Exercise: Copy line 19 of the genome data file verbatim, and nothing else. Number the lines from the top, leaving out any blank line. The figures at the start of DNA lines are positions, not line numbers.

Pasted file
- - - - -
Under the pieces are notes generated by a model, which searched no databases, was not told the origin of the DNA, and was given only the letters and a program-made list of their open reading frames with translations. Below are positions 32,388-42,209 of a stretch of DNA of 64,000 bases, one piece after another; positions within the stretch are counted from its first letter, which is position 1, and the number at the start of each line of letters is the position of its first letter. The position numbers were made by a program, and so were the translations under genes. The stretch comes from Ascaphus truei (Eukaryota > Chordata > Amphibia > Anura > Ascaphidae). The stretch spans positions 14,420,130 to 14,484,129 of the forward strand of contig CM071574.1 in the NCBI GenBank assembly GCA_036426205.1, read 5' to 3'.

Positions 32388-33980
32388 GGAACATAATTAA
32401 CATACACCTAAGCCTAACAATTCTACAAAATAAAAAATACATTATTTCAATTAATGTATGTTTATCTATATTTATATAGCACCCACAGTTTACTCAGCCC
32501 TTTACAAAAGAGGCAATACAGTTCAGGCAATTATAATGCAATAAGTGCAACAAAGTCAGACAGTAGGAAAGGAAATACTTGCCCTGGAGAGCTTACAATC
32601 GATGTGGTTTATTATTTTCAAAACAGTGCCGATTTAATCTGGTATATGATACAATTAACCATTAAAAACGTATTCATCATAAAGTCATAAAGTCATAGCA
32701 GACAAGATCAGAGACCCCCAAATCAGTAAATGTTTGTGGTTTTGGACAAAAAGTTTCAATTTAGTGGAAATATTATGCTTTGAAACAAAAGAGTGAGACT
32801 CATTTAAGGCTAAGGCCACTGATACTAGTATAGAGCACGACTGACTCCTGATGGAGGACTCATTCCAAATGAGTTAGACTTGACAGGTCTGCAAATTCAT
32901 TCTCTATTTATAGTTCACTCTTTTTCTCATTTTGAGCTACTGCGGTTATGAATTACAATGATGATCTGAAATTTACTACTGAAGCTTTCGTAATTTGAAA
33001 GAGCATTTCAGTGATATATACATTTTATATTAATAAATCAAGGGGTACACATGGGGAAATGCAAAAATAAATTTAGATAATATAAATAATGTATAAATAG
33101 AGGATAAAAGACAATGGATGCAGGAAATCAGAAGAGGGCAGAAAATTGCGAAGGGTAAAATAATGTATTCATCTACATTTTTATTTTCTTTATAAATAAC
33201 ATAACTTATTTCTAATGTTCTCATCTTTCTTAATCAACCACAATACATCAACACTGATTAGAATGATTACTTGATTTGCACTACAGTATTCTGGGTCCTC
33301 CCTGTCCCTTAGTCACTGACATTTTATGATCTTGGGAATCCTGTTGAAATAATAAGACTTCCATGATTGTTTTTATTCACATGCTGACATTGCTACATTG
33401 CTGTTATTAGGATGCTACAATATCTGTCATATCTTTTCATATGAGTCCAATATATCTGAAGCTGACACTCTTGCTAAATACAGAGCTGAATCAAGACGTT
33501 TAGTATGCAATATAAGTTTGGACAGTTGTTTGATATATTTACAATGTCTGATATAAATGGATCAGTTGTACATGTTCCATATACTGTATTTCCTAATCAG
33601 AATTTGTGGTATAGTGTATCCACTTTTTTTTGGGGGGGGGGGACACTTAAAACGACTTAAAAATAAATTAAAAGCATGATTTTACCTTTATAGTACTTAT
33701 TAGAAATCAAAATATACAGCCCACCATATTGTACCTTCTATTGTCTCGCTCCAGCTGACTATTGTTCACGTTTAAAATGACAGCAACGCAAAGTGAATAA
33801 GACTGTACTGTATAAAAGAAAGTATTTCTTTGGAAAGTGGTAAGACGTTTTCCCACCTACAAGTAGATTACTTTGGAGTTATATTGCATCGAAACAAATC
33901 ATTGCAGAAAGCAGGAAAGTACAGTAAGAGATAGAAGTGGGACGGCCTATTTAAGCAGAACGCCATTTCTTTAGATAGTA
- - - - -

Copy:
33901 ATTGCAGAAAGCAGGAAAGTACAGTAAGAGATAGAAGTGGGACGGCCTATTTAAGCAGAACGCCATTTCTTTAGATAGTA